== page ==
The different cases are used depending on the function of the noun in the sentence. The noun can be the subject, direct object or the indirect object of a sentence. Don’t worry we’ll explain all that over the next few pages. One good thing about German is that the noun always starts with a capital letter. That makes it much easier to spot! Check out this free lesson on the German nominative.
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Der Hund bellt
The dog is barking
In this example the dog (“der Hund”) is doing the action, therefore he is the subject of the sentence. The nominative case is used for the subject of the sentence.
In German the nominative is often referred to as the “who-case” (“der Werfall”) , because you can use the question words “who ” or “ what ” to find out what the subject of the sentence is. For example: The sun is shining. What is shining? The sun . The sun is the subject and therefore in the nominative case.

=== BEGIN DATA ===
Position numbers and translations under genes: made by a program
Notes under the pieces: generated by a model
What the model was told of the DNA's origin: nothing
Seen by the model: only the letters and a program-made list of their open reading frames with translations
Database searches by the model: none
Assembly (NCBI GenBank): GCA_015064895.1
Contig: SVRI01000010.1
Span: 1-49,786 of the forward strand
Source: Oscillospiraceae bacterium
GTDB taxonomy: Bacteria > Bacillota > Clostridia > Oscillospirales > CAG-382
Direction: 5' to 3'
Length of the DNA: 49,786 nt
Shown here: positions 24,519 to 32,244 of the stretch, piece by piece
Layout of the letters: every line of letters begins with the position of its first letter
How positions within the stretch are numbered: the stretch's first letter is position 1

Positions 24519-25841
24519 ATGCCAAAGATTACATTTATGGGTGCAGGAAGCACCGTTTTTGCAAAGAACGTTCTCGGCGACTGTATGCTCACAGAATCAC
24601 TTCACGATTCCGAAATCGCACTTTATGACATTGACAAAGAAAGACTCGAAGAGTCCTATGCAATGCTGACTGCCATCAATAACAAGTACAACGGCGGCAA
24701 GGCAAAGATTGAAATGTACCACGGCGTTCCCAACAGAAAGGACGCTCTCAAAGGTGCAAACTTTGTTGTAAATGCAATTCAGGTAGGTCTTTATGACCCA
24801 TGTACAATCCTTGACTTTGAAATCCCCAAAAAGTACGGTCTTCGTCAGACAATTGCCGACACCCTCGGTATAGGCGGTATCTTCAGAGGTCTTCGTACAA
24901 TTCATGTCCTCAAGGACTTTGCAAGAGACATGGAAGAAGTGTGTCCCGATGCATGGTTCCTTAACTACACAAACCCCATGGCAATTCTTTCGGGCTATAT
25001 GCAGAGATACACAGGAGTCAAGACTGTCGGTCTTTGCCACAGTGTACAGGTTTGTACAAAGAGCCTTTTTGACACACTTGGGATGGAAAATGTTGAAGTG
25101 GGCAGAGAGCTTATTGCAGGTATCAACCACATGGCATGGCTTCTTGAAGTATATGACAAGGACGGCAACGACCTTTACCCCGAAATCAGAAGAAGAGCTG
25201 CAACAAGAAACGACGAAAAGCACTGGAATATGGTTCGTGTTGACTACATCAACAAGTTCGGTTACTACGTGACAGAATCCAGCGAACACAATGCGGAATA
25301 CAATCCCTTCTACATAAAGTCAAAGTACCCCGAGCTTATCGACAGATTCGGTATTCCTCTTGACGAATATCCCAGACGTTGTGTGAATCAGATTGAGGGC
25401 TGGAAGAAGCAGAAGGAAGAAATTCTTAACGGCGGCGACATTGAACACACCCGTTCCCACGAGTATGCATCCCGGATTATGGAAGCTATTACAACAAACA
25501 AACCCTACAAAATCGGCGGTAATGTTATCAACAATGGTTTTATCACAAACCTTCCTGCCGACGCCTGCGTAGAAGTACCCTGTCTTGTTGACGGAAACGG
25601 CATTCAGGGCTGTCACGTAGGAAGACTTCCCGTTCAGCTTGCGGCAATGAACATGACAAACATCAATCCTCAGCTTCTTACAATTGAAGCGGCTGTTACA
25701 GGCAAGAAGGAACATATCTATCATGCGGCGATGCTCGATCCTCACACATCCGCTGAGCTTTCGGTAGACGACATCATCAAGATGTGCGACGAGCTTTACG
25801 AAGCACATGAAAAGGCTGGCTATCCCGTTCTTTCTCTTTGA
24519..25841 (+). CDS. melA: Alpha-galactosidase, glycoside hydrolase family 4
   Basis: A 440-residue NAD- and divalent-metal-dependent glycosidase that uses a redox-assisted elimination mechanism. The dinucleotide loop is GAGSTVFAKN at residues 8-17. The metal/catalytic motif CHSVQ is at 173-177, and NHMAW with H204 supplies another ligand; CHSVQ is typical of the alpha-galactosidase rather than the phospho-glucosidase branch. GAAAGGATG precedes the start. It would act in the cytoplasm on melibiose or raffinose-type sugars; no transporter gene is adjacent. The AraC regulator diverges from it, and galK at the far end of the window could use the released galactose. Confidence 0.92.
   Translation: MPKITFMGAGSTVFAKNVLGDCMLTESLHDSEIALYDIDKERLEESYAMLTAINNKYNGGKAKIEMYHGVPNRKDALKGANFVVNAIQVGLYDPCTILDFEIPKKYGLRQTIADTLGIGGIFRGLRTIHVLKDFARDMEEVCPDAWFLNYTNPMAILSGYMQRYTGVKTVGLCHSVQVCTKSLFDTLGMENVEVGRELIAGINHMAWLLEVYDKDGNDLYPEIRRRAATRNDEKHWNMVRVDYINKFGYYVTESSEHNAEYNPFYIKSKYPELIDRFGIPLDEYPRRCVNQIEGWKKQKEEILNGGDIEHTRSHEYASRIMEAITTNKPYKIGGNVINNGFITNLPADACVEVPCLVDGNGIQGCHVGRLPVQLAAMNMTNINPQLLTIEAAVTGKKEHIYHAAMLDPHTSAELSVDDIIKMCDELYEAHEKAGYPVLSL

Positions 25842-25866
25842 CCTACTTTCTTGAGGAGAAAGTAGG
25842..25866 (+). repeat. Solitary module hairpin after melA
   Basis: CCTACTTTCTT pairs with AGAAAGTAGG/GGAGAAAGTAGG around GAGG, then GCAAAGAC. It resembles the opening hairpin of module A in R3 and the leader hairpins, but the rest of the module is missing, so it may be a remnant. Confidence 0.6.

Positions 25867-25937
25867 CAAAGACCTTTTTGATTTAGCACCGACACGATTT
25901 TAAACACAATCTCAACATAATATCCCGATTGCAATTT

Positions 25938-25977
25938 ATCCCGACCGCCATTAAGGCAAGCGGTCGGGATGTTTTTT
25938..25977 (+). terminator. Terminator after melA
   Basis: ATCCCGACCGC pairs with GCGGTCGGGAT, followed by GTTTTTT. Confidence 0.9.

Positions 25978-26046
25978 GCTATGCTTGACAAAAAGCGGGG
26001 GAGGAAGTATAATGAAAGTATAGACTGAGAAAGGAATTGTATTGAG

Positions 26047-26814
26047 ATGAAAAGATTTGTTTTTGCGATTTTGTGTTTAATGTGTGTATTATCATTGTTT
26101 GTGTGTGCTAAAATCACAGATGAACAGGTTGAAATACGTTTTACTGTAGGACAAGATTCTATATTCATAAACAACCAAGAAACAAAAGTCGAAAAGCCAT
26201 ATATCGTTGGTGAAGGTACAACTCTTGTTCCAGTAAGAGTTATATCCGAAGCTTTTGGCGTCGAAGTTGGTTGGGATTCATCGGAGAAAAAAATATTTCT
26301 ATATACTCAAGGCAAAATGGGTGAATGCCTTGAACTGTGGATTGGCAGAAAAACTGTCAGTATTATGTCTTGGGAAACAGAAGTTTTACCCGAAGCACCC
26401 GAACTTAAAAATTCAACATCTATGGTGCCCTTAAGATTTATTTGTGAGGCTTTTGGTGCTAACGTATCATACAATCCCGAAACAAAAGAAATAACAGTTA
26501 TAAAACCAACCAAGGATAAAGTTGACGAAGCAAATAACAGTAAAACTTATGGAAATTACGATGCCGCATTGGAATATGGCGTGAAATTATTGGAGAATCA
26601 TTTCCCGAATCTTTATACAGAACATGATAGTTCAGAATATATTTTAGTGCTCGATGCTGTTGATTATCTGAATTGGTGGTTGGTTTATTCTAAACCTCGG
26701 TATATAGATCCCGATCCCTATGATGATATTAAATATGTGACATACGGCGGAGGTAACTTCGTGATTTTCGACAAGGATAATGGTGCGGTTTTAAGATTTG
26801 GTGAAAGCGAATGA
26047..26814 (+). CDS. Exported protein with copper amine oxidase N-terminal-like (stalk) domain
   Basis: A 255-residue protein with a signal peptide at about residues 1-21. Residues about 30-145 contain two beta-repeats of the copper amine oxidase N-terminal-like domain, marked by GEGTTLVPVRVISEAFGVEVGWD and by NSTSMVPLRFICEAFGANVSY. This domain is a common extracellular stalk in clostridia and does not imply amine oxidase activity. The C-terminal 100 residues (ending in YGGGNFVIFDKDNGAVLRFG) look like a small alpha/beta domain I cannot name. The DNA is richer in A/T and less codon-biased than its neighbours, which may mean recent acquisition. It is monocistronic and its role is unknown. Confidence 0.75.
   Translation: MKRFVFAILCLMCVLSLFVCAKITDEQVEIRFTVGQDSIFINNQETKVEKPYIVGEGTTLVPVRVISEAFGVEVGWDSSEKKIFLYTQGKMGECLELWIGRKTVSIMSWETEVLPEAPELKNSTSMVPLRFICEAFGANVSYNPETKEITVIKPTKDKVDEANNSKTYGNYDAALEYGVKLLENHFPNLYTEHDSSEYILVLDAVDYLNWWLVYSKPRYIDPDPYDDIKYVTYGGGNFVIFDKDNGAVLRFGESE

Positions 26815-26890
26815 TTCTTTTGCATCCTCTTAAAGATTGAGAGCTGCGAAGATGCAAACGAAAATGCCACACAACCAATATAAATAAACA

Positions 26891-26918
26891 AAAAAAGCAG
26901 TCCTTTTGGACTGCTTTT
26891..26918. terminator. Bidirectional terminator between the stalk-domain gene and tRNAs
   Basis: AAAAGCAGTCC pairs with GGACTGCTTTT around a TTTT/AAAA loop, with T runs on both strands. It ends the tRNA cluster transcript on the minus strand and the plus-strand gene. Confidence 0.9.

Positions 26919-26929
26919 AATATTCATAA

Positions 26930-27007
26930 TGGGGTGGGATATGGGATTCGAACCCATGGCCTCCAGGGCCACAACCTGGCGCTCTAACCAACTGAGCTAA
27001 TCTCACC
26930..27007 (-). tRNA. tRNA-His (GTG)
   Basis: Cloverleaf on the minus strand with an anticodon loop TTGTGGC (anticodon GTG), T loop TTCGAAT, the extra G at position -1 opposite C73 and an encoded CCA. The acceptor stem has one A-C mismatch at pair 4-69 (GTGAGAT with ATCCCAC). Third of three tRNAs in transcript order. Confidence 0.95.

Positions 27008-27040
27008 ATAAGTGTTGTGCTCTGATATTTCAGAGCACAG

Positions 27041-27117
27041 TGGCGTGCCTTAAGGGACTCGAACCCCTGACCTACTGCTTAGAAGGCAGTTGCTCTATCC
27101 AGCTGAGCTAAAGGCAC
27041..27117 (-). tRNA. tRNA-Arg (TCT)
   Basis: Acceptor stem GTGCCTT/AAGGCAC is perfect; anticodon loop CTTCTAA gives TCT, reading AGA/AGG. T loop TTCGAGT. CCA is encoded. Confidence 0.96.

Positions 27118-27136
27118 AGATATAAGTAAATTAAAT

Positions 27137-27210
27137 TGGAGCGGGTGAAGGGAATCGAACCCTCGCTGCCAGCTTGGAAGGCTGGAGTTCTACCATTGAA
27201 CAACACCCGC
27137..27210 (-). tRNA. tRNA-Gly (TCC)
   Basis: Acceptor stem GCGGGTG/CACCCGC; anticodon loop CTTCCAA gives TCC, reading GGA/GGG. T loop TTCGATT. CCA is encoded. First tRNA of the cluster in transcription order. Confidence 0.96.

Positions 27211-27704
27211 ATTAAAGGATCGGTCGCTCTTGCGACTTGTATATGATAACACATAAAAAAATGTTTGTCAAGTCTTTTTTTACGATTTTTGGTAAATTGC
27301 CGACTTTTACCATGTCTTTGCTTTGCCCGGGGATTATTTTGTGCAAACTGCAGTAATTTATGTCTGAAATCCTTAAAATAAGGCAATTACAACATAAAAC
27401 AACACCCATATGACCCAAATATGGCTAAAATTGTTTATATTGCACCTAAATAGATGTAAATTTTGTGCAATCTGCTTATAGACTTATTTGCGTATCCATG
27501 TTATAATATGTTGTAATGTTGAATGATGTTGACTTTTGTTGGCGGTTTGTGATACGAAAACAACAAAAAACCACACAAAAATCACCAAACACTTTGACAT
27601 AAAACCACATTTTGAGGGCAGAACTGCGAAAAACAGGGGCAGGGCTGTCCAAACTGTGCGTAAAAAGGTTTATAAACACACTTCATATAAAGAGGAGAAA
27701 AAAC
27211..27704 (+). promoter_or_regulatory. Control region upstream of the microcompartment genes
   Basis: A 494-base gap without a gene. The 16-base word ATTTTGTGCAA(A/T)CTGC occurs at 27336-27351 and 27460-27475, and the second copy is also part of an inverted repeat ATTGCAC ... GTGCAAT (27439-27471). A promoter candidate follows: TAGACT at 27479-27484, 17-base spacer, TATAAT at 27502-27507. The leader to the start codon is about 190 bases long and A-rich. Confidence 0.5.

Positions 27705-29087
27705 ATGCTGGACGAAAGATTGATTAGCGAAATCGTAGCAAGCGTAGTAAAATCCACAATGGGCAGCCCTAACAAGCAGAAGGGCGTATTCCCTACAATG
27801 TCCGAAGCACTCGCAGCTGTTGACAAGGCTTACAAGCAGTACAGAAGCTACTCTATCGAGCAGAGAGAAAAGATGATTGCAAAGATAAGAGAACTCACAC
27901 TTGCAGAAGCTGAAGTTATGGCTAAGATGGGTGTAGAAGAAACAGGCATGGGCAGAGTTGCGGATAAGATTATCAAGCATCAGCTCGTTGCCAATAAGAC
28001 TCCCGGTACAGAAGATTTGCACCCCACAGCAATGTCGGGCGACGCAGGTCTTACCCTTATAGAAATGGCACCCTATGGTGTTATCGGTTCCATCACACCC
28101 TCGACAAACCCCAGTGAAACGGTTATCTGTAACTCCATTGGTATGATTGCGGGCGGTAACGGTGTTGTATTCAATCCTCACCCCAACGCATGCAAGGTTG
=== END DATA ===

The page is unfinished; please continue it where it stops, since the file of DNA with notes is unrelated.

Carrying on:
Die Sonne scheint
The sun is shining
Der Bus fährt
The bus is driving
Das Kind lacht
The child is laughing
The nominative is always used after “sein” to be and “werden” to be or to become.
Es ist ein schöner Tag
It is a beautiful day
Es wird eine große Feier
It will be a big celebration
The nominative uses the articles “der”, “die”, “das” and “ein”, “eine”, “ein”. Which article is used depends on the gender of the noun. In some cases a noun doesn’t need an article at all, for example names, like Jana or Melina. Have a look at the examples below. The nominative is underlined.
Die Schule ist heute geschlossen.
The school is closed today.
Nadja ist schön.
Nadja is pretty.
Jana und Melina gehen in die Schule.
Jana and Melina are going to school.
Die Katze ist alt.
The cat is old.
Das Haus wird bald abgerissen.
The house will be demolished soon.
Schläft dein kleiner Bruder?
Is your little brother sleeping?
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